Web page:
the reciprocating piston pump being arranged to be mounted in the well casing at the production location with a packing between the reciprocating piston pump and the well casing such that the inlet is located below the packing and the outlet is located above the packing such that the stroke of the pump piston carries the volume of liquid from the production location below the packing to the well casing above the packing;

a coupling for connecting the tubing to the reciprocating piston pump;

a first duct in the pump body so as to transfer hydraulic fluid under pressure from the tubing to the drive cylinder at a position thereon on a first side of the drive piston such that pressure in the hydraulic fluid is communicated to the drive piston to drive the drive piston along the drive cylinder in the drive stroke;

and a second duct in the pump body connecting the drive cylinder on a second side of the drive piston to the well casing above the packing so as to allow communication of production liquid into and out of the drive cylinder on the second side of the drive piston.

The arrangement herein is based on the concept that by setting a packer and supplying the hydraulic pressure through a single tubing in the well casing, two hydrostatic columns exist in the well bore. One of the columns can be used to produce the well and operate the intake stroke of the pump while the other column can be used in conjunction with a hydraulic pump at surface to operate the displacement stroke of the pump. The system may offer one or more of the following advantages:

1. The pump jack and rod string have been eliminated.

2. Tubing wear, rod string wear and stripping jobs have been eliminated.

3. A workover rig, trucking and associated personnel have been eliminated.

4. The footprint now consists of a small prime mover (i.e., electric motor), hydraulic pump and reservoir.

5. Live well operations can be safely carried out by the CT unit with superior well control at all times.

6. Reduced rig up and trip times with a CT unit.

7. Due to the utilization of differential areas and force multiplication within the pump a low horsepower hydraulic surface pump will move the nearly hydrostatically balanced columns efficiently.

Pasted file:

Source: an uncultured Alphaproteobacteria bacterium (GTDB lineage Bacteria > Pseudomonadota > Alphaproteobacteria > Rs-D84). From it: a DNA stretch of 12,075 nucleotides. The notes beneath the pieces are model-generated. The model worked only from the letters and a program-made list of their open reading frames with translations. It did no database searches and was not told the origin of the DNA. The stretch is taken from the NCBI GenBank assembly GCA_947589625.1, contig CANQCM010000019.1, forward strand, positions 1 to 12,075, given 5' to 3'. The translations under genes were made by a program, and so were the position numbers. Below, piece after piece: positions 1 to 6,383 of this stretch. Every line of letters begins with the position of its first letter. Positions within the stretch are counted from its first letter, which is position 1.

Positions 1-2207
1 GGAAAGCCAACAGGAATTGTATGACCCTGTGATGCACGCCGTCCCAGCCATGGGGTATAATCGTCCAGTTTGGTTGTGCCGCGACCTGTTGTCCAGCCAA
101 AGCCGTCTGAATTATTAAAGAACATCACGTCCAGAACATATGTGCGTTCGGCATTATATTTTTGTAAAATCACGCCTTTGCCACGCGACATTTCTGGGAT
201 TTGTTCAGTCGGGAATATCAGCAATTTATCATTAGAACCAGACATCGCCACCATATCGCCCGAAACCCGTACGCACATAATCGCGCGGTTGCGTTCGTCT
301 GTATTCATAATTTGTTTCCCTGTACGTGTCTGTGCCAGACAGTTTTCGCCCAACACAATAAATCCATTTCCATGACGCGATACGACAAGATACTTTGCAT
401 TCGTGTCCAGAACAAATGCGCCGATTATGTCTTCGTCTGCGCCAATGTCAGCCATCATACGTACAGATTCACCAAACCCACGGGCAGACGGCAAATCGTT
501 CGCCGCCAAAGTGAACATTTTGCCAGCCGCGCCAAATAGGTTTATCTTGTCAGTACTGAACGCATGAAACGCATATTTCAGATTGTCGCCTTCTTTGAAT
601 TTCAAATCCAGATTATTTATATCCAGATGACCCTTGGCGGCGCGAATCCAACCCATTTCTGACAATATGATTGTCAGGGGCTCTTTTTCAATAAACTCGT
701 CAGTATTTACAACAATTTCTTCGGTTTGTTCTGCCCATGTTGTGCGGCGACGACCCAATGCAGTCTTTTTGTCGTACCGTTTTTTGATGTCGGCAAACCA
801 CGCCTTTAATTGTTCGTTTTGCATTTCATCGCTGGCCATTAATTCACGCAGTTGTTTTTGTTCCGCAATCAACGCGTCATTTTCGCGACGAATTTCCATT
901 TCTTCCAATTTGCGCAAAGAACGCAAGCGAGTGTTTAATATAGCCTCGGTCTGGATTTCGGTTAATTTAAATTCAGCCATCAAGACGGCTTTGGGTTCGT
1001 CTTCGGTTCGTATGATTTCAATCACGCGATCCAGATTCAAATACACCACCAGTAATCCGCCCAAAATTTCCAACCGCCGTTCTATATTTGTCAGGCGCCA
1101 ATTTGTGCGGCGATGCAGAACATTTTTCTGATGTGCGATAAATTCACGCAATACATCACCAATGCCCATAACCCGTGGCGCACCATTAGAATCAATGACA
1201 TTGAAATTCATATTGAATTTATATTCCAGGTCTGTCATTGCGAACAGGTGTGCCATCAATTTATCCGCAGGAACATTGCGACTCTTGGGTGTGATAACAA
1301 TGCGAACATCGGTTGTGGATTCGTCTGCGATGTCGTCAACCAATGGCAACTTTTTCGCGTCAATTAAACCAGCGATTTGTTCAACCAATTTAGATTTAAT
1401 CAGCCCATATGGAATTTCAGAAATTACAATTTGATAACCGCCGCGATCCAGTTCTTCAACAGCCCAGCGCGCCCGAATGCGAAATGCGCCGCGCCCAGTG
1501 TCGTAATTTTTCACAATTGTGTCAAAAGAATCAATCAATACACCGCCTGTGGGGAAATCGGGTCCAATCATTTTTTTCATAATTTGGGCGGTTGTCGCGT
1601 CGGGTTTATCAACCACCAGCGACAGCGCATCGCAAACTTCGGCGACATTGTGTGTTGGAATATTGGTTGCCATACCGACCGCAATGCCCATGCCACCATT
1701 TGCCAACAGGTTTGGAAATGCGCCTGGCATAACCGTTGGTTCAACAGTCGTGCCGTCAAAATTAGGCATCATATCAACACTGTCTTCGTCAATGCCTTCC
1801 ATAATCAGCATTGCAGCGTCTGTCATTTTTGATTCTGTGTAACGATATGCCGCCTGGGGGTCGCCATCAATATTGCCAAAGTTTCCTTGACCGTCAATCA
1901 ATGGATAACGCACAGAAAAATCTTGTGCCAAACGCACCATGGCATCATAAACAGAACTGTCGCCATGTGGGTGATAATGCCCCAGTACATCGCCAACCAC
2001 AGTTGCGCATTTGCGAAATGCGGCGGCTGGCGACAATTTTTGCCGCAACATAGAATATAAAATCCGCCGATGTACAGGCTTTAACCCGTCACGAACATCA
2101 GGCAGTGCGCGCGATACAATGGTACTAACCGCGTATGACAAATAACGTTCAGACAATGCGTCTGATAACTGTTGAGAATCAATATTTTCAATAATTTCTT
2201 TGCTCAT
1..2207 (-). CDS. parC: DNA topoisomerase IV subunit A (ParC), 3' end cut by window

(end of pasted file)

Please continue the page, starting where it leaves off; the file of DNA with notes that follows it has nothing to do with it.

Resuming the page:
8. No exotic materials exist in the system and only requires off the shelf components readily available from the existing supply chain.

BRIEF DESCRIPTION OF THE DRAWINGS

One embodiment of the invention will now be described in conjunction with the accompanying drawings in which:

FIG. 1 is a schematic illustration of the apparatus and method for pumping production liquid from a downhole well to the surface.

FIG. 2 is a schematic illustration of the downhole reciprocating pump used in FIG. 1.

In the drawings like characters of reference indicate corresponding parts in the different figures.

DETAILED DESCRIPTION

The system illustrated comprises a down hole reciprocating piston pump 10 which is mounted in a well bore 11 at a production location 12 where production liquid 13 enters into the pump 10 for pumping to the surface through a well casing 14. At the surface 15 above the ground 16 is provided a liquid recovery system 17 of a conventional nature for receiving the pumped liquid for transportation or storage as required using conventional systems.

The pump is mounted within the well casing 14 by a packing system 18 which locates the pump within the well casing and also divides well casing into a production zone below the packing and into a transportation zone above the packing. Thus, as is conventional in such pumps, the liquid is transferred by the pump from the location below the packing into the well casing so that the production liquid is carried up the well casing by the addition of further liquid into the well casing by the pumping action.

In the surface equipment as shown in FIG. 1, there is provided a hydraulic pump 20 which generates pressure in a hydraulic fluid supplied through a tubing 21. The tubing extends through the well casing to the pump 10 where the tubing is connected to the pump for supply of the hydraulic fluid under pressure to the pump.

The hydraulic pump 20 receives hydraulic fluid from a tank 22 which is supplied to the pump 20 through a filter 23. The pump 20 is driven by a motor 24 which can be of any suitable construction. The pump 20 supplies the hydraulic fluid under pressure to a relief valve 25 which releases the pressure back to the tank in the event that an over pressure condition is encountered. A pressure control switch or actuator 26 detects the pressure of the hydraulic fluid and operates a shuttle valve 27 to release that pressure when required.